Gimme an I! Gimme a P!

21 October 2008

I know in my last post I said I would continue looking at Congress' reasons for the PRO-IP bill (S.3325) this week, but I changed my mind.  I'm human; I'm allowed to do that.  Looking back over the first month of posts, I'm a bit disappointed.  They're all so negative.  I got carried away with the over-the-top-ness of the new PRO-IP bill and focused mainly on the downsides to intellectual property laws.  But IP laws aren't all bad.  I'd venture to say even the PRO-IP bill isn't all bad.  So I would like to take this post to present:  Some Good Things about IP Protection.

Of course, to start with, we have the time-honored intellectual property laws "promote the progress of science and the useful arts".  People are beginning to question this statement, but I think it's true.  Some people do things because they want to do them, or just because they can, but the majority of people work for some sort of incentive.  The question is finding the optimal amount of incentive, that illusive "balance" between creator and user.  So we can put down as good thing #1: promotes creativity.

Intellectual property rights (IPR) also promote other things, like investments.  If I want to create something, but I don't have the capital to do it, I have better chance of getting a money if I can offer the source of the funds something in return.  Knowing that my creation will have value, and could have a very large value, gives the people with money incentive to invest.  This is especially important in places like the drug industry, where lots of investment is needed.  There is also the emerging IP Finance industry, which allows IPR owners to use IP as collateral.  Good thing #2: promotes investments.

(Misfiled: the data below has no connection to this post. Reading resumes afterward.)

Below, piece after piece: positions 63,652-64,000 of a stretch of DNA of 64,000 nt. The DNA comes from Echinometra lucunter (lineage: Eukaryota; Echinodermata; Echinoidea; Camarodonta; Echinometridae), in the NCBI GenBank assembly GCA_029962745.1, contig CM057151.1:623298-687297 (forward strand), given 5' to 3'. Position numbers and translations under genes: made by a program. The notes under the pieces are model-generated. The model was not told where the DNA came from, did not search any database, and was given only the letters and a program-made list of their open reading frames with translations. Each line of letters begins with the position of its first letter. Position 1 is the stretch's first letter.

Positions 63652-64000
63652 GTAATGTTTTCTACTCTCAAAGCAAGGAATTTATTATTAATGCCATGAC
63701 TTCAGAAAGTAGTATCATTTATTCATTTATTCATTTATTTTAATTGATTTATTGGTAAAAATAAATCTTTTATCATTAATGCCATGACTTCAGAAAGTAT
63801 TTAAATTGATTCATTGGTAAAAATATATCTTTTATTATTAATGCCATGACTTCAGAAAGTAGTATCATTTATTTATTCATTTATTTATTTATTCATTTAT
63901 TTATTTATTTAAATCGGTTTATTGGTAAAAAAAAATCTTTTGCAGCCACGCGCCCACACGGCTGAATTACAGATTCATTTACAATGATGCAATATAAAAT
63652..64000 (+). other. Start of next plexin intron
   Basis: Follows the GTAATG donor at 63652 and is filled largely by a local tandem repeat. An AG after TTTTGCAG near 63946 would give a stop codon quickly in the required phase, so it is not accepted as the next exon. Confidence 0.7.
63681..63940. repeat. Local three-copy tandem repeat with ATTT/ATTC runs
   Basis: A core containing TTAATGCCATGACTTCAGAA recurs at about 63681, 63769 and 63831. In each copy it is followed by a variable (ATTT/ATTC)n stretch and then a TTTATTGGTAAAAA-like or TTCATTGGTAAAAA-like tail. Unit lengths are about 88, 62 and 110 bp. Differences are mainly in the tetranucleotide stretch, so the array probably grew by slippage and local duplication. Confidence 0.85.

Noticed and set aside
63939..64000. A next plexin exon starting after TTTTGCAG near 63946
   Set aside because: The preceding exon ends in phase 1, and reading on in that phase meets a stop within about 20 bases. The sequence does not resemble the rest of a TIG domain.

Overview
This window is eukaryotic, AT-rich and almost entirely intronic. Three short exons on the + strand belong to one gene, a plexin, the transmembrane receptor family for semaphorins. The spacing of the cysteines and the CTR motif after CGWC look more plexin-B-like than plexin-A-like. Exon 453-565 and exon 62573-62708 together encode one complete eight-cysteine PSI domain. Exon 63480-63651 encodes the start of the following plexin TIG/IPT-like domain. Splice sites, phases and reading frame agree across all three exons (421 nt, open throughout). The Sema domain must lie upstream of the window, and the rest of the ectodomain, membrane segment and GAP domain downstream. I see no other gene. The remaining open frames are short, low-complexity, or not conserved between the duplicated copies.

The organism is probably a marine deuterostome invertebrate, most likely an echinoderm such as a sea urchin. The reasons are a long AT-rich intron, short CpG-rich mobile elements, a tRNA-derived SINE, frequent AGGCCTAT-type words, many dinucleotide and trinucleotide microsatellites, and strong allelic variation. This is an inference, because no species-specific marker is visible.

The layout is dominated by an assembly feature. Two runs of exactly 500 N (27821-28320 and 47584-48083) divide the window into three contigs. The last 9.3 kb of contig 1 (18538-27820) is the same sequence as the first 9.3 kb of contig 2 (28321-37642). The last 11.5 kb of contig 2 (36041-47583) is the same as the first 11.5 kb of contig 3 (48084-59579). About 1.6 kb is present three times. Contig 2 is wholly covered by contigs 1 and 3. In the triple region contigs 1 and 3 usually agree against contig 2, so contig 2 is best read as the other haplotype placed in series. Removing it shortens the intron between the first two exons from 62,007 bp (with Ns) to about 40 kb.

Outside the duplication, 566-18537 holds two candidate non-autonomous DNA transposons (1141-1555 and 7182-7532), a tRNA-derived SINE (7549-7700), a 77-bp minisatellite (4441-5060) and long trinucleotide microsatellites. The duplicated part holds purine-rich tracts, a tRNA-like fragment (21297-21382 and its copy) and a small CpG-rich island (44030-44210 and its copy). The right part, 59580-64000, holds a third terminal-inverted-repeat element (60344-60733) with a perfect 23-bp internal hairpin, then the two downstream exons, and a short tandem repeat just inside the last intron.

Some IPR even protects us.  Trademarks let consumers know about a product without having to do lots of research every time they want to buy something.  They allow companies to build a brand name, so the companies care about their products and services.  This results in better products for the consumers and better ability by the consumers to find those products.  Good thing #3: protects the general populace.

Besides the economic incentives for creators, IPR also provides assurance that the creator can maintain some control over their creation.  Even creators who forgo possible economic incentives usually hold on to some sort of control over their works.  Do a search on and compare how many authors reserve some control rights compared to the number than only request attribution (which is also a right, but reserving no rights puts a work in the public domain).  Without this assurance, creators might be dissuaded from creating, for fear of creating a Frankenstein's monster over which they have no control.  Good thing #4: assurance for creators.

That leads us into a fifth benefit of IPR: identification.  Patents require a name; trademarks are registered to a company and copyrighted works; even if done anonymously or pseudonymously, copyrighted works have an author somewhere that can be contacted somehow.  That means if you like what a person created and want more of it, you know where to look.  Good thing #5: facilitates locating the creator.

Some people argue that IPR, especially copyright, inhibits building off of other people's work, because it gives the original creator full rights to all derivative works.  But this is only one side of the coin.  Copyright also encourages collaboration.  When one creator wants to use another creator's work in their own, they will need to contact the original creator (or rights holder, or licensing agency) to get permission (and pay money).   This will open a dialogue between the second creator and the first creator (or someone who has connections to other works) and could stimulate further ideas.  Two heads are better than one, they say.  Good thing #6: stimulates ideas and collaboration.

For brevity's sake, I'll stop there.  But I'd like to know: What are some of your reasons that IP protection is good?


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